Two very interesting reports on Libya came out in December.
The first, by the International Crisis Group, examines the unsuccessful attempt in early December to take back oilfields in the Gulf of Sirte from Khalifa Haftar and the Libyan National Army, who had themselves seized the oilfields in question back in September. Haftar is an anti-Islamist warlord, based in eastern Libya, who is aligned with the internationally recognized legislature of Libya, although not with the UN-backed national unity government (the Government of National Accord or GNA). Much of Crisis Group’s piece deals with the economic stakes of the struggle for the oilfields, but the report also addresses the politics of the situation, especially the power struggle between Haftar and the Presidency Council of the Tripoli-based Government of National Accord.
The rump government in Tripoli, the Presidency Council headed by Prime Minister Faez Serraj and backed by the UN and several Western powers, has distanced itself from this operation and stated it played no role in mobilising this force. Crisis Group warned in September and November that such an attack would be perilous.
Yet many Libyans, including members of units who launched the assault, claim the operation was carried out under the leadership of al-Mahdi al-Barghathi, the defence minister in Serraj’s government. Tripoli-based officials have been sounding the alarm for months about preparations for such an assault, alleging that Barghathi was providing legal cover and funds for the operation, and also coordinating the recruitment of men and provision of weapons.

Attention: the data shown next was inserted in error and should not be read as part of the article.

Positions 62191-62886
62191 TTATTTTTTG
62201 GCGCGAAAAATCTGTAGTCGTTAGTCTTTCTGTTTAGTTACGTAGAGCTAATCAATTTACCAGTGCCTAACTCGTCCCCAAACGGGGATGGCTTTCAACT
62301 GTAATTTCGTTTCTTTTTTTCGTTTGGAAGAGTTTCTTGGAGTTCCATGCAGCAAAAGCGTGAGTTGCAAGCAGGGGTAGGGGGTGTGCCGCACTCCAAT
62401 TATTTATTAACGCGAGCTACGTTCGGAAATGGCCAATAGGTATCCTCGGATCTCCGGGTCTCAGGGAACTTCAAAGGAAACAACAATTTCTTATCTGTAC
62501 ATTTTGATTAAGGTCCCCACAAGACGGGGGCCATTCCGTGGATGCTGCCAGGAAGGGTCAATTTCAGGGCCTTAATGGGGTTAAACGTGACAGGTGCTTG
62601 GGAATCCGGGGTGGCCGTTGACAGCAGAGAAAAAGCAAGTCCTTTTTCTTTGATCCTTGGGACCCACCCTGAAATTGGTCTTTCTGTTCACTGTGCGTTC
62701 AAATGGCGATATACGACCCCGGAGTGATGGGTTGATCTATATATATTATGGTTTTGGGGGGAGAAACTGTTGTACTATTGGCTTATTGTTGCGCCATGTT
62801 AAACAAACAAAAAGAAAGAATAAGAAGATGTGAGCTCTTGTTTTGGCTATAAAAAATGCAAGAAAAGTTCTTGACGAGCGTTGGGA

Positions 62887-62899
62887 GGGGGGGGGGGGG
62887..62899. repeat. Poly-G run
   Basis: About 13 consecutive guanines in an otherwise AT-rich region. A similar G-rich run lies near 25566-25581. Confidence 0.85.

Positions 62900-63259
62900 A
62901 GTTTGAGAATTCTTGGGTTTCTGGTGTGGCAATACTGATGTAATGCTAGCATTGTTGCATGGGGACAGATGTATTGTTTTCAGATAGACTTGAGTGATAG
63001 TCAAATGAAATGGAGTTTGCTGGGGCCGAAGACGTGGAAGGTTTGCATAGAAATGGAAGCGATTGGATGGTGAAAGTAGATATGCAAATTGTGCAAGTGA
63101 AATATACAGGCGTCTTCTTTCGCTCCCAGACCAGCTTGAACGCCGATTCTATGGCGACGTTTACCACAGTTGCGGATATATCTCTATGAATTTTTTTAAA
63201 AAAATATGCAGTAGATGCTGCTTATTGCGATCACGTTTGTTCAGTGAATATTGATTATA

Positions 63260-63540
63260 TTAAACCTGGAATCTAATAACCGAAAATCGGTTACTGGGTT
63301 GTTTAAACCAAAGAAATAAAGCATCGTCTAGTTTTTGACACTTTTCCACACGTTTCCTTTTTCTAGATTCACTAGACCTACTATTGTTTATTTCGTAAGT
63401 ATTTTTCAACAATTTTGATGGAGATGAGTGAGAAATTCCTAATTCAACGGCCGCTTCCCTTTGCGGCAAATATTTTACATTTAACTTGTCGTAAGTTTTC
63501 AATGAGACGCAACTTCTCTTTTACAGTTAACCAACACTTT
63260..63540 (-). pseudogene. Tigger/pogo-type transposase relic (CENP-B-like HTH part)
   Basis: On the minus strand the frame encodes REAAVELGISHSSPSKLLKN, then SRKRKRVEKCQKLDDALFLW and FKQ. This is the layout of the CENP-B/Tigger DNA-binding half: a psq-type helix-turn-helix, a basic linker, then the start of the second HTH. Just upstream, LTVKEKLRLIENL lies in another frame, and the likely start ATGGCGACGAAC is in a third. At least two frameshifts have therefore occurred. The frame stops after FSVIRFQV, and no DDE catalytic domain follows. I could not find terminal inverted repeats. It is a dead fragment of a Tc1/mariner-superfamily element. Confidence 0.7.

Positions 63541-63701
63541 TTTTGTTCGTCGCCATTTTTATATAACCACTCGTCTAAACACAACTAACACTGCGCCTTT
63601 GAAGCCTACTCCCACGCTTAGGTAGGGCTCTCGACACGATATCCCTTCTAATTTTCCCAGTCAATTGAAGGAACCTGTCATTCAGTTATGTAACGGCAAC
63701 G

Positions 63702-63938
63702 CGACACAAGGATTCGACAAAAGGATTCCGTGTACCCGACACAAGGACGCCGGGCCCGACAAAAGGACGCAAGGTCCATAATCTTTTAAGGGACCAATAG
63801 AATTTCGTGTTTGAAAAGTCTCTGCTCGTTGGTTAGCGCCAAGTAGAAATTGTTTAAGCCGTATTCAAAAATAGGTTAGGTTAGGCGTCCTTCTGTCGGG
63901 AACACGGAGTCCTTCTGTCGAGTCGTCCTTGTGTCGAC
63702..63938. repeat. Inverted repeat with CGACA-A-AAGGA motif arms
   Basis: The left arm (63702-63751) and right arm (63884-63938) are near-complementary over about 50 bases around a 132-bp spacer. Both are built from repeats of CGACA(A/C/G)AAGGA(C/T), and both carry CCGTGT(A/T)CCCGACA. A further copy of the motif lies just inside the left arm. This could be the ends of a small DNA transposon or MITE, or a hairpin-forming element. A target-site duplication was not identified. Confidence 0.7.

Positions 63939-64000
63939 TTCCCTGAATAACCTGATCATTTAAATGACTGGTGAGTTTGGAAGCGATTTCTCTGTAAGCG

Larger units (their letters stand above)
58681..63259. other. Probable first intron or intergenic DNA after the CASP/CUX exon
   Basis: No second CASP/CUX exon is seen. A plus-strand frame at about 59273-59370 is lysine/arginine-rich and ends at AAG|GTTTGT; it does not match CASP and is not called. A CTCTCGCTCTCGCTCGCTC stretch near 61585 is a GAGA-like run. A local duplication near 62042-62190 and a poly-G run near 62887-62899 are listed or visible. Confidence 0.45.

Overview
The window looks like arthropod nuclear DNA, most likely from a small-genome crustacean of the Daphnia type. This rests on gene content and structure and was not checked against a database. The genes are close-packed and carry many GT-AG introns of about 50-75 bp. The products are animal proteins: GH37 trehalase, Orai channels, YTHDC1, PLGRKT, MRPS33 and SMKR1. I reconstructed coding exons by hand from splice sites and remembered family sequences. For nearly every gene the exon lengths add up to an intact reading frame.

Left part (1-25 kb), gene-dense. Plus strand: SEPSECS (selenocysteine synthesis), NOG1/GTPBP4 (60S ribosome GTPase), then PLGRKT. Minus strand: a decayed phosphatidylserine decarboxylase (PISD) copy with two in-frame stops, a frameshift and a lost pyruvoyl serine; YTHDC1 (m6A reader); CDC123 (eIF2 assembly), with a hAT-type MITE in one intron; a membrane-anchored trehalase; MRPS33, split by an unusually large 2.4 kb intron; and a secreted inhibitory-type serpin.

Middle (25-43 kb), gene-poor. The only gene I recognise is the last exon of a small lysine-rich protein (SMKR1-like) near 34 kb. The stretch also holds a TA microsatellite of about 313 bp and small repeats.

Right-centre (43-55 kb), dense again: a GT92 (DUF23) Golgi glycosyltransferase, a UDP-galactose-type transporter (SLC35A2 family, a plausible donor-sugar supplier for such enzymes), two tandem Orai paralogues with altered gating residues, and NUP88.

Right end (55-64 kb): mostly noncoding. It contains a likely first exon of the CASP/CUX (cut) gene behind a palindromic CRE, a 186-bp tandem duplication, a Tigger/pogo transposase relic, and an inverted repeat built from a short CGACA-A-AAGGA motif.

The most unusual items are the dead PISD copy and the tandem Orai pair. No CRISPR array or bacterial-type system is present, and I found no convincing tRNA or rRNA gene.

These developments take me back to this post from July, where I probably overstated al-Barghathi’s importance but where I tried to say that if anyone could successfully undermine Haftar, it was probably him. If al-Barghathi was behind the early December attacks, then his current anti-Haftar moves are failing. Some of al-Barghathi’s rumored allies in eastern Libya, the Benghazi Defense Brigades, now appear to be on the defensive in the east, as Haftar’s forces attack them in the Jufra region. The Brigades were, as you can read in the Crisis Group piece, one of the key militias involved in the effort to retake the oilfields from Haftar. With the assault rebuffed and the anti-Haftar forces on the defensive, the momentum seems to be decisively with Haftar and his Libyan National Army.
That brings me to the second report that caught my eye in December, which highlights a different but ultimately related aspect of Libyan politics: Haftar’s relationship with Russia. Writing for the Carnegie Endowment, Tarek Megerisi and Mattia Toaldo argue that “Russia’s support for Khalifa Haftar in the name of countering terrorism could instead escalate Libya’s conflict and undermine the UN-sponsored political process.” The report details how Russian support to Haftar grew during the second half of 2016, extending a pattern of Russian support for authoritarian, anti-Islamist figures in the Middle East. For further reading on Haftar and Russia, see two recent Bloomberg articles here and here. Haftar has the strength he does in large part because of his domestic relationships, but foreign backing has also been key, especially from Egypt, the Emirates, and now Russia.